An Indiana redevelopment company can move forward with its purchase of two Henry County properties at tax sale after the Indiana Court of Appeals determined the county auditor’s failure to comply with state statute did not invalidate the tax sale process.
After the owners of two parcels of land in Henry County became delinquent on paying their property taxes for those parcels, the Henry Circuit Court granted permission to the Henry County auditor and treasurer to sell the parcels at a tax sale. Lamasco Redevelopment, LLC, successfully bid on the land, known as Parcels 413 and 91, and was issued tax sale certificates from the auditor entitling Lamasco to the tax deeds for the parcels unless the owners paid the property taxes within a year.
Lamasco then sent notices of the tax sale to the property owners and advised them of the one-year payment deadline, but neither owner appeared or paid the back taxes. After the expiration of the one-year period, Lamasco then notified the owners it would petition the trial court to issue tax deeds.
The trial court granted both petitions and the auditor issued Lamasco the tax deed for both parcels in December 2016. However, the auditor then discovered it had endorsed deeds purporting to transfer the original property owners’ interests in their parcels to other persons in September and December 2016 for the parcels. However, no one paid back taxes for either property.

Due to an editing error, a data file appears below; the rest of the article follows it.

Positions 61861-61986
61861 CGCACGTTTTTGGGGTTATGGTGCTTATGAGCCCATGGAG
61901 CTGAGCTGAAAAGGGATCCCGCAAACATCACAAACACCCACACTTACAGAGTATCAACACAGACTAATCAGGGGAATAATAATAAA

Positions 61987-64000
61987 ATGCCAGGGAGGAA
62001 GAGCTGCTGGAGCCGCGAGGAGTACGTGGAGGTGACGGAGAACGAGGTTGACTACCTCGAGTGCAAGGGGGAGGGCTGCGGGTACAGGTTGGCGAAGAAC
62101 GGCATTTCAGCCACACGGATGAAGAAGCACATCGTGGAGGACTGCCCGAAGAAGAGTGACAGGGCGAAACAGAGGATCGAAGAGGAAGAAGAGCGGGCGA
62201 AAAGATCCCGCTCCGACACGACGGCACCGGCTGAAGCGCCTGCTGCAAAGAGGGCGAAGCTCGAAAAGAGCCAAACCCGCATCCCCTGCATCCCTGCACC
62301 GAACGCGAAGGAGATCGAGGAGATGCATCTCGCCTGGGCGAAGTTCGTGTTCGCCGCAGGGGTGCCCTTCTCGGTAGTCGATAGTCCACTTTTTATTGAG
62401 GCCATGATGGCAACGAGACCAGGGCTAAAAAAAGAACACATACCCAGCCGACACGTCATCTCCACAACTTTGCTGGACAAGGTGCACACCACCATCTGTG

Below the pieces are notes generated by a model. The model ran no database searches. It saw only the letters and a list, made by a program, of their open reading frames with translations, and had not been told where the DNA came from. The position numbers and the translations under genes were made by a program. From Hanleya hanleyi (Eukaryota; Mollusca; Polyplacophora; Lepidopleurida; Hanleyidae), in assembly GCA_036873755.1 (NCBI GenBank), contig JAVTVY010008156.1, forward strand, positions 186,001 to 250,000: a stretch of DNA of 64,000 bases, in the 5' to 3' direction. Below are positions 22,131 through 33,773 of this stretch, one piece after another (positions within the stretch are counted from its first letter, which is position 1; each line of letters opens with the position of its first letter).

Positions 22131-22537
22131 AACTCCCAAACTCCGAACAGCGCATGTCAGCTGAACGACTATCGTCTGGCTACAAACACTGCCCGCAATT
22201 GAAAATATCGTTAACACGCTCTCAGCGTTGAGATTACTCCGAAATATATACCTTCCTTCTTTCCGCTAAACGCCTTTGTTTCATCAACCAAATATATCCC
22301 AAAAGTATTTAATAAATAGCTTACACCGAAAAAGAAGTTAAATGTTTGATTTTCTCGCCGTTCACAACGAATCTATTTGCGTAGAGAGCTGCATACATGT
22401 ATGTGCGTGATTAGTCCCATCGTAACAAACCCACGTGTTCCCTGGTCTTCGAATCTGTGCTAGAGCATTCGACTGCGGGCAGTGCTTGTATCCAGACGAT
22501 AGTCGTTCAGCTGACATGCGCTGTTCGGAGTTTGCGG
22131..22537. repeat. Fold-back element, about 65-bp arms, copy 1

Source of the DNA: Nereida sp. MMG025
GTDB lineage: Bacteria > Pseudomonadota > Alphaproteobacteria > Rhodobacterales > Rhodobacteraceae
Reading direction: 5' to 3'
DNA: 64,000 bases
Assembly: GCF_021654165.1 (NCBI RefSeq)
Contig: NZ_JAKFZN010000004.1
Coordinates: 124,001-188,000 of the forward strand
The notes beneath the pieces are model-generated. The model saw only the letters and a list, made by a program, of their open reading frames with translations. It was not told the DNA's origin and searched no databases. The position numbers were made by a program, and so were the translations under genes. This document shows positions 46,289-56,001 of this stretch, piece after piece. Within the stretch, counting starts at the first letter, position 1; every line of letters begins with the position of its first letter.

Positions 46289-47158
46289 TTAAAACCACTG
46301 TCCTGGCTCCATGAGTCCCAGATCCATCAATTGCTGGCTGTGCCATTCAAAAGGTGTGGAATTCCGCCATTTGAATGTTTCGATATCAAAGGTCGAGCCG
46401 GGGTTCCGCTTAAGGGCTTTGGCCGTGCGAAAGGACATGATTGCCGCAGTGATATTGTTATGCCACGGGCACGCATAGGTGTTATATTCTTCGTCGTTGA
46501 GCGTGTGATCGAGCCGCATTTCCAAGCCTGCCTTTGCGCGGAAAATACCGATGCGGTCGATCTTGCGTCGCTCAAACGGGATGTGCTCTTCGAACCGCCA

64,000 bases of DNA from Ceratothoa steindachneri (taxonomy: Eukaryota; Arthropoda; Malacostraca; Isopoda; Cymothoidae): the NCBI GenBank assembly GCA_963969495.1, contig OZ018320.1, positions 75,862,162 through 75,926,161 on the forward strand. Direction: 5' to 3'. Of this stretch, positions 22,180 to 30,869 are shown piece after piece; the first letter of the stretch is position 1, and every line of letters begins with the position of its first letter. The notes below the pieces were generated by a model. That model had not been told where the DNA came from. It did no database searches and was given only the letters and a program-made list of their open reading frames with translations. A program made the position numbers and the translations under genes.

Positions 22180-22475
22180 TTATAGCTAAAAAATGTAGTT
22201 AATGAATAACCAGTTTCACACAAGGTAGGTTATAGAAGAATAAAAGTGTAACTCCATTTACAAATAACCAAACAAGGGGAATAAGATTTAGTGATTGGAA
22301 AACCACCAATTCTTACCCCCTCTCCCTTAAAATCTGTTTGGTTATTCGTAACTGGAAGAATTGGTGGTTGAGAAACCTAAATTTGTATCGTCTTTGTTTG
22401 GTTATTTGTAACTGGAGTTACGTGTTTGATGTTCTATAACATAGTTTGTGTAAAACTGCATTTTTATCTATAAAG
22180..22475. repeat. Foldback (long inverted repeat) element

Thus, the auditor and treasurer moved to invalidate the tax sale as to both parcels and vacate the tax deed orders to be issued to Lamasco. The auditor and treasurer pointed to Indiana Code section 32-21-8-7 (2016), which they claimed barred auditors from endorsing the conveyance of properties that are subject to tax liens unless the property has been redeemed. Additionally, they claimed the auditor was unaware of the statute and had inadvertently violated it, thus compromising the legal integrity of the tax sale.
The trial court granted the motion without a hearing, invalidating the tax sale and vacating the orders for the issuance of the tax deeds, ordering the auditor to refund Lamasco all monies due by statute and directing Lamasco to restore ownership of the parcels to the previous owners. After Lamasco’s motion to correct error was denied, the company appealed, arguing the trial court erred in its decision.
In a Tuesday opinion, Indiana Court of Appeals Senior Judge John T. Sharpnack agreed with Lamasco and wrote that I.C. 32-21-8-7 holds that “unless the property of the delinquent taxpayer is redeemed during the redemption period, the tax sale process continues to its conclusion with the issuance by the auditor of a deed to the tax sale purchaser.”
Here, Parcel 413 was transferred by quitclaim deed in December 2016, outside of the one-year redemption period. Thus, the conveyance of the land was void, so the trial court’s decision to invalidate Lamasco’s tax sale purchase of that parcel and vacate the order for issuance of a tax deed was not supported by statute, Sharpnack said.
Further, though Parcel 91 was conveyed within the one-year period, neither the original owner nor the purchaser appeared in the case, and there is no statutory basis to stop a lawful tax sale process based solely on an auditor’s failure to comply with the statute, the senior judge wrote. Thus, the appellate panel reversed the trial court’s decision and remanded the case with instructions to reinstate the orders for the auditor to issue tax deeds for both parcels to Lamasco.
The case is Lamasco Redevelopment, LLC v. Henry County, Indiana, Auditor and Henry County, Indiana, Treasurer, 33A01-1702-MI-398.